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Cover crops: the route to sustainable farming?

Given the increasing focus on soil health, erosion, and pollution, as a result of current agricultural practice, cover cropping is now being used across all sectors of crop production to save nitrogen and agrochemical inputs, increase yields and boost soil sustainability. Is cover cropping the route to sustainable farming? Agri-EPI Business Development Manager Duncan Ross dives into the topic for us highlighting the benefits to farmers to embrace a cover crop farm strategy:

Cover cropping means different things to different people, and the reasons for adoption of cover crops into a farming regime are very diverse and often specific to a particular farm. The transition from Common Agricultural Policy (CAP) as a support mechanism for agriculture to one based on environment and soil management (DEFRA’s Agricultural Transition Plan) will no doubt encourage wider uptake of cover crops.

Cover crops are often referred to as over-wintered, fast growing annuals planted between two cash crops. However, in certain circumstances a cover crop could be considered to cover a complete 12-month cycle due to geographical location, or a short-term grass ley.

The benefits can be many, such as:

  • Increasing levels of soil organic matter, as green manure is incorporated into the soil. increasing biological activity and water retention capacity.
  • Capture of vital nutrients that are made available to the subsequent cash crops rather than lost due to leaching.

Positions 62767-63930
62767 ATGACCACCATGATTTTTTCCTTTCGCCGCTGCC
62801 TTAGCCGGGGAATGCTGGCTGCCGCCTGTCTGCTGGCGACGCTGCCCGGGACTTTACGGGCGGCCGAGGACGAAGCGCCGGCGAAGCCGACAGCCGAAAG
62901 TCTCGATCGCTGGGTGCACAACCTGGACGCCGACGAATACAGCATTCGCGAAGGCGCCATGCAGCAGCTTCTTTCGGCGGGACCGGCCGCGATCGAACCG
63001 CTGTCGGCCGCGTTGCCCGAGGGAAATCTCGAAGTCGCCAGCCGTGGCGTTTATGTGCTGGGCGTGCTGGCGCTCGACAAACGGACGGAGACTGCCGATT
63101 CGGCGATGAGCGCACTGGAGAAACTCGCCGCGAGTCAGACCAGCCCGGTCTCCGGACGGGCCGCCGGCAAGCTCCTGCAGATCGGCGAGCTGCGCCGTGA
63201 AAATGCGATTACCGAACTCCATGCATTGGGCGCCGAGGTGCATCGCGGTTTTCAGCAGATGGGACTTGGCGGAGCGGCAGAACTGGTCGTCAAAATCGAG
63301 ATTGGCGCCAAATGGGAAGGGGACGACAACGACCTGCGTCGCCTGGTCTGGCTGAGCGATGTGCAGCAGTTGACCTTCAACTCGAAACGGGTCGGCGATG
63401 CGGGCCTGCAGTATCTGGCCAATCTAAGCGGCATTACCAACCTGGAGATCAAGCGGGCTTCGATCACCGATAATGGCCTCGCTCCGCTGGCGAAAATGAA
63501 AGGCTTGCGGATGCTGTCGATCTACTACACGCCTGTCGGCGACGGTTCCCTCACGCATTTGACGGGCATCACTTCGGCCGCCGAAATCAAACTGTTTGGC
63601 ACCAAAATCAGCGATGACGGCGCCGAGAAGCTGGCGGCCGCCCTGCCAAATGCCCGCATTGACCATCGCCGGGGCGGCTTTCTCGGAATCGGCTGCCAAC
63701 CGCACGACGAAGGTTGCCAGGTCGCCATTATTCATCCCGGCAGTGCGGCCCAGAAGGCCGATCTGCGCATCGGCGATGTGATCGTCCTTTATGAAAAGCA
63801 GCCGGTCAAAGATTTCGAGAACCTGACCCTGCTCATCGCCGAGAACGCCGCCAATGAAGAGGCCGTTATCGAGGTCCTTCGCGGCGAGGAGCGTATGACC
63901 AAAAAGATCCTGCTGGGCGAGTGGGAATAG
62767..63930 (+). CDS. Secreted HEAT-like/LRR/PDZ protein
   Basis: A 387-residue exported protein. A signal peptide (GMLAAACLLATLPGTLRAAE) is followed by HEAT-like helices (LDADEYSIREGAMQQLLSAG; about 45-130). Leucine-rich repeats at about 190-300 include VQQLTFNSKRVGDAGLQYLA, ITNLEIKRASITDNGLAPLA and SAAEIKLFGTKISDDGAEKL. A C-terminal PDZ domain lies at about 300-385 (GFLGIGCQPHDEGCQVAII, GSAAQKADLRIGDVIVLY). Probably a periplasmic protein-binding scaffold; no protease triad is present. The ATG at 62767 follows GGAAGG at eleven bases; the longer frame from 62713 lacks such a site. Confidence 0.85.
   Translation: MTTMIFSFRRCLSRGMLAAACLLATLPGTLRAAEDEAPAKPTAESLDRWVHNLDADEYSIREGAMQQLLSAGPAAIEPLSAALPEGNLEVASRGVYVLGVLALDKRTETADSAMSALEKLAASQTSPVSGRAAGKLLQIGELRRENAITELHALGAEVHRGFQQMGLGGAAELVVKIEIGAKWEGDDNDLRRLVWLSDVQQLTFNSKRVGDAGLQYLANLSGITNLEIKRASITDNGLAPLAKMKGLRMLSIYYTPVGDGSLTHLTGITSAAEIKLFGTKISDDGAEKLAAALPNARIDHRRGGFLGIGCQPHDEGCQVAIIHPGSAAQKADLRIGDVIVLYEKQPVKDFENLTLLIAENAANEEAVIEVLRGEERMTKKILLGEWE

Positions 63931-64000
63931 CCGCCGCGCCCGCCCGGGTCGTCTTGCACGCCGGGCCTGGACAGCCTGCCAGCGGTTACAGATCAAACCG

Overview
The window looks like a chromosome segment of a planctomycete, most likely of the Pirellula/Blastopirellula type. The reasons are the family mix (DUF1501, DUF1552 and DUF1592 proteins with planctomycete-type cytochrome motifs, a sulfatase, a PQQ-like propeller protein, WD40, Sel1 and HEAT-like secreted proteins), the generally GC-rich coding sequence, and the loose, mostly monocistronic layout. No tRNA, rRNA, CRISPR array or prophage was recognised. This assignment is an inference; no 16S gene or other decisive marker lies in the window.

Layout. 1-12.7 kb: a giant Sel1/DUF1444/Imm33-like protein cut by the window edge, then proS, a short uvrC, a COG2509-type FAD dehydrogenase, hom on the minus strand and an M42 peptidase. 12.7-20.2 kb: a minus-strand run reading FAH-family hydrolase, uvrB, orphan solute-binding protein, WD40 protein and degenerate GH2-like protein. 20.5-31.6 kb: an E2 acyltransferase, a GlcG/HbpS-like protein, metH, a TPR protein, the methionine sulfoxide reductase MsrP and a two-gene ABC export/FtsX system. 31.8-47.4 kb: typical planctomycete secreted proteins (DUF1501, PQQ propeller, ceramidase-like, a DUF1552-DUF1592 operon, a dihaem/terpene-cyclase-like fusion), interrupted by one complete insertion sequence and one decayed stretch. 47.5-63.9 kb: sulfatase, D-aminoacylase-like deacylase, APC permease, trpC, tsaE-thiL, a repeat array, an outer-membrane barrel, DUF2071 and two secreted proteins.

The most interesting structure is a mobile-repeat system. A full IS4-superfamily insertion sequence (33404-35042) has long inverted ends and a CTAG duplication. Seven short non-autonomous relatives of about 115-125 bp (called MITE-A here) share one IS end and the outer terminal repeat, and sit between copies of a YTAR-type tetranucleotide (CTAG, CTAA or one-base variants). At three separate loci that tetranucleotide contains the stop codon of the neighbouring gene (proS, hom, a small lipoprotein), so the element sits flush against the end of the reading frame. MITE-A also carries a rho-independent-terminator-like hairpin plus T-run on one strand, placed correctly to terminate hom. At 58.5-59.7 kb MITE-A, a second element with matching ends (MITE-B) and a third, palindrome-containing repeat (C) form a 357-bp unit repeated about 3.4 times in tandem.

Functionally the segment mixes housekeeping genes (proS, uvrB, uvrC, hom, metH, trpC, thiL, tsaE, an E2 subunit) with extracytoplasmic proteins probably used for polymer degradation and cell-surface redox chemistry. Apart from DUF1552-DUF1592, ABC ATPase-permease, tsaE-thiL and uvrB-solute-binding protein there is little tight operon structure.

• Improve soil structure as vigorous root activity can be used to break up compaction.
  • Reduce pollution of nutrient and pesticides into water courses and erosion of soil.
  • Habitat creation which can be included in agri-environment schemes to generate additional revenue and can improve pest management by encouraging beneficial insects.

Healthier cropping sequences on the farm

Financially, it may be difficult to quantify the benefit, as any potential reduction of inputs or increase in yield of the following crops are offset by the cost of establishment and destruction of the cover crop. Cover crops, though, should be treated as an integral part of the rotation and good establishment is imperative, drill rather than broadcast, small nitrogen and slug pellet applications will result in a higher level of biomass, more nutrients being captured, more root activity, less pollution/erosion.

Which cover crop should I use?

The correct choice of cover crop will vary from farm to farm and will be dependent on many variables such as: what is trying to be achieved? Things to consider would be:

  • Soil type
  • Geographical location – less likely to get good autumn establishment in Northern parts of the UK.
  • Rotation – not using brassicas in a rotation containing OSR
  • Sowing dates – sooner after harvest of previous cash crop as practical to maximise biomass potential
  • Following plant timings – not to compromise future cash crop
  • Previous herbicide usage – residual herbicide could affect cover crop

Farm Business strategy

Seeking expert agronomic advice is key in making the correct decisions on cover crop strategy and type of seed to be included within the mix. For example, if the aim is the long-term management of arable weeds, where there are fewer active ingredients available, and herbicide resistance is to be considered, the weed challenge must be managed across the whole rotation. The cover crop chosen should be established and then destroyed along with the target weeds before it is able to re-seed, and over time the seed bank can be reduced. This method would rely on use of glyphosate as a control method so as not to disturb the soil as deep cultivation would mix the soil profile and reduce the effectiveness of the strategy.